Festival 2022 General Info

The 49th Annual Festival of Native Arts will be held Friday and Saturday, March 25-26th, 2022. A variety of workshops will be hosted on both days via Zoom and a we’ll be streaming performances on Friday night via Facebook Live.

All events are virtual this year! Check out the posts on https://fna.community.uaf.edu/festival2022/ for more information on how and when you can join.

Word to the wise – Festival of Native Arts is completely free to join. Last year we had some spamming action that encouraged our viewers to go to an unaffiliated site and purchase tickets. Don’t do this! You will never have to pay to enjoy Festival’s content.

Free Zoom Background

Festival starts today! Here is the official Festival 2022 Zoom background. You can make it your own by following these quick instructions:

  1. Download the image
  2. While in a Zoom meeting, click on the arrow next to video
  3. Click “Choose Virtual Background”
  4. Click on the + sign to upload the image

Festival 2022 Workshops

Check out this year’s workshop lineup! Each interactive session will be held via Zoom. Be sure to register in advance. Note that all times listed are in Alaska Daylight Time.

March 25th 10-12:00pmChildren’s Storytelling with Dr. Walkie Charles
Dr. Charles is a former public school teacher, currently a professor of Yup’ik, and Director of the Alaska Native Language Center. Charles has been teaching at UAF for the last 22 years.

Register at: https://alaska.zoom.us/meeting/register/tZElcu2gqDIuGNEfW4U1R9XtU9B525hwxkxW
March 25th
Polynesian Dance with Rosario “Rio” Andrade
Rosario “Rio” Andrade was born in the Philippines & raised in Utqiaġvik. She holds degrees in Alaska Native Studies, Iñupiaq Studies, Asian Studies & Cultural Anthropology from the University of Alaska Fairbanks. She lives in a small dry cabin in the woods in the original town of Ch’eno’ in Fairbanks with her husband & 3 young children where they raise goats & poultry. On this Lower Tanana Dene land her family hunts, gathers & grows. Her favorite thing to do is pick berries & dance.

Rio has trained with internationally acclaimed artists: Moena Maiotui, Mareva Bouchaux, Lydia Symonis & Conny Medina. She danced locally with Tupu Tafa’ifa Polynesian Dance under Fiao’o Fonoti-White. She also has training in Hot Hula Fitness & Trauma Center Trauma Sensitive Yoga.

Register at: https://alaska.zoom.us/meeting/register/tZUpcO2uqz4iHdzMGtpzyLKVTeEGUho1UdVm
March 25th
Beading with Breezy McLain
In this session, Festival of Native Arts Coordinator and UAF Student, Breezy McLain will be leading a workshop on beading.

Register at: https://alaska.zoom.us/meeting/register/tZMrdOurrDoiGNJCDeLPhYdB1x1nis9Z8dYl
March 26th
Kuspuk Tutorial with Julie Amaktoolik and Raven Wind
Julie is an Alaskan Yup’ik originally from Elim, AK. She grew up in Elim and learned how to sew kuspuks and skin sew in middle school. Since then, she has been improving so much and teaching herself new techniques that fit her liking. She is a UAF student and a Festival of Native Arts Coordinator.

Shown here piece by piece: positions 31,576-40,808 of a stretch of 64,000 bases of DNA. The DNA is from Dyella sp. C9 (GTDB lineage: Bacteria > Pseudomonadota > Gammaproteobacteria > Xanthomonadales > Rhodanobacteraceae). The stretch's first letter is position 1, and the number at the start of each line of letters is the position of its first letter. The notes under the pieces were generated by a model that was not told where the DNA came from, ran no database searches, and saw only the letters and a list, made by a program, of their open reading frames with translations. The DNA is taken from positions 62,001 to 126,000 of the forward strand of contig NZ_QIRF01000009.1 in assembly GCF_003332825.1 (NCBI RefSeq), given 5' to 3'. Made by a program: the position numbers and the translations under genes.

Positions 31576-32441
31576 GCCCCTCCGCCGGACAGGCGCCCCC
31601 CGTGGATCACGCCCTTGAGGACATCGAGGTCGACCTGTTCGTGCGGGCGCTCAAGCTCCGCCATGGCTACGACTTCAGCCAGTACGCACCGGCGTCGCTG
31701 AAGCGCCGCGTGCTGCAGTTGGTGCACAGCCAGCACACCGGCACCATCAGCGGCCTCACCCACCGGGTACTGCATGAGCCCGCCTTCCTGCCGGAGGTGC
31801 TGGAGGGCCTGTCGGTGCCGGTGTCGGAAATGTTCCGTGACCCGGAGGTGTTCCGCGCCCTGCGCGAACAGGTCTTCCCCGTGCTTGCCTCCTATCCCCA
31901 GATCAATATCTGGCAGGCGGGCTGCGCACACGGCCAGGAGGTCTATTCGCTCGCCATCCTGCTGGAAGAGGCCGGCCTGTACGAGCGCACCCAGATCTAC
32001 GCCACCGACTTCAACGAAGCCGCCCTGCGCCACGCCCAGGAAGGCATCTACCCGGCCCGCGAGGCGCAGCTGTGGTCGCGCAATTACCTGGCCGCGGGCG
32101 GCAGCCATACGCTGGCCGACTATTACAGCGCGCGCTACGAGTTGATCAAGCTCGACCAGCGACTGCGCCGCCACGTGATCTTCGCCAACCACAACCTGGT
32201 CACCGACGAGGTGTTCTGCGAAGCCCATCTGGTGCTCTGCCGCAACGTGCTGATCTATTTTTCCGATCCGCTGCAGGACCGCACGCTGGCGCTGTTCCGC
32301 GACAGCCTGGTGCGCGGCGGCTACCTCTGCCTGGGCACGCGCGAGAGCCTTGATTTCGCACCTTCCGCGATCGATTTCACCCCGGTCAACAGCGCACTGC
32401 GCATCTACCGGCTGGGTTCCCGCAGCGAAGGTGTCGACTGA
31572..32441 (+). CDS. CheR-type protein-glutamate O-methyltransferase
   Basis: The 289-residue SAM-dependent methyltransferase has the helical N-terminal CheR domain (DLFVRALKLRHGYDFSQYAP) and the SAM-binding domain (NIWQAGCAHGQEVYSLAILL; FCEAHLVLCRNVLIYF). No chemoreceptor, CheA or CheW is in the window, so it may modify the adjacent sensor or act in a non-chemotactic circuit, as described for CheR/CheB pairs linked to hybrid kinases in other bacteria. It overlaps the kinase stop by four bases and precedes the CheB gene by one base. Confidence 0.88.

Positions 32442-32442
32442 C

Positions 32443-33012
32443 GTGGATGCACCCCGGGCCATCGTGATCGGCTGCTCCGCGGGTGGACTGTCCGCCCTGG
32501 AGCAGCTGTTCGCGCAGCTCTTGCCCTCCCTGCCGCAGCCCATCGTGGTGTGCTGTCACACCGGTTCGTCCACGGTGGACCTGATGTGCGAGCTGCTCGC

Raven is from Northern Maine and is currently a junior at UAF. She is also a Festival of Native Arts Coordinator.

Register at: https://alaska.zoom.us/meeting/register/tZIld-iprz0sGdUacRcQmiBbeSH6ymY6uSXc
March 26th
Manaq Stick Tutorial with Ashley Hunter
In this workshop, Festival of Native Arts Coordinator and UAF Student, Ashley Hunter will teach participants how to make a manaq (ice fishing) stick.

Register at: https://alaska.zoom.us/meeting/register/tZYkcOyrqT4iE9Y2GLw6k7j-6q_KpmcgWen4
March 26th
Storytelling with John Bear Mitchell
John Bear Mitchell is a citizen of the Penobscot Nation which is based on Indian Island, Maine. He grew up on Indian Island and learned their traditions from his family – the Bear and Crow Clan. He’s a storyteller and has toured with the Native American Storytellers of New England. He has been featured in plays, film, and radio. He is an administrator and teacher at the University of Maine in Native American Studies and Programs.

Register at: https://alaska.zoom.us/meeting/register/tZwrd-GpqzovE9Vp95Epnp-Iii5sJXTggUsg
Rural Student Services students’ final products from a 2014 qaspeq-making workshop.

Festival’s 2022 Logo

This year’s logo was designed by Heidi Worley!

Heidi was born in Fairbanks as a second-generation Alaskan. Her grandmother homesteaded in the area when she was 16 years old, and her grandfather moved to Fairbanks in the 1940’s. Heidi’s parents raised her in the Mat-Su Valley where she spent her summers camping, horseback riding, and fishing the rivers and lakes. Autumn brought an annual trip to the old family cabin outside of Denali National Park to pick blueberries and cranberries. In winter, her family would get together for a trip out on their snow machines through areas of Cantwell, Eureka or Peter’s Creek.

As an adult, Heidi returned to Fairbanks in 2015 where she took care of her grandfather’s property and settled roots. She is a self-taught artist who enjoys crafting with her hands, working with mediums of acrylic and watercolor, sculpting, jewelry making, fabric crafting and digital art. She has always had a fascination and appreciation for the wilderness, wildlife and culture of Alaska. Much of her artistic inspiration is drawn from the rich environment of her home state and is reflected in her work. She has often submitted art pieces to the Alaska State Fair and Tanana Valley Fair and has received an assortment of awards for her pieces.

Heidi was part of the committee that successfully brought the Boreal Bigfoot Expo to Pioneer Park in September of 2021 and looks forward to helping organize future expos again in the coming years. She currently works for a local utility company and when she’s not dabbling on an art project, she is often out with her dog walking Creamer’s Field and hiking local trails or networking with fellow artists and enthusiasts in her fields of interest.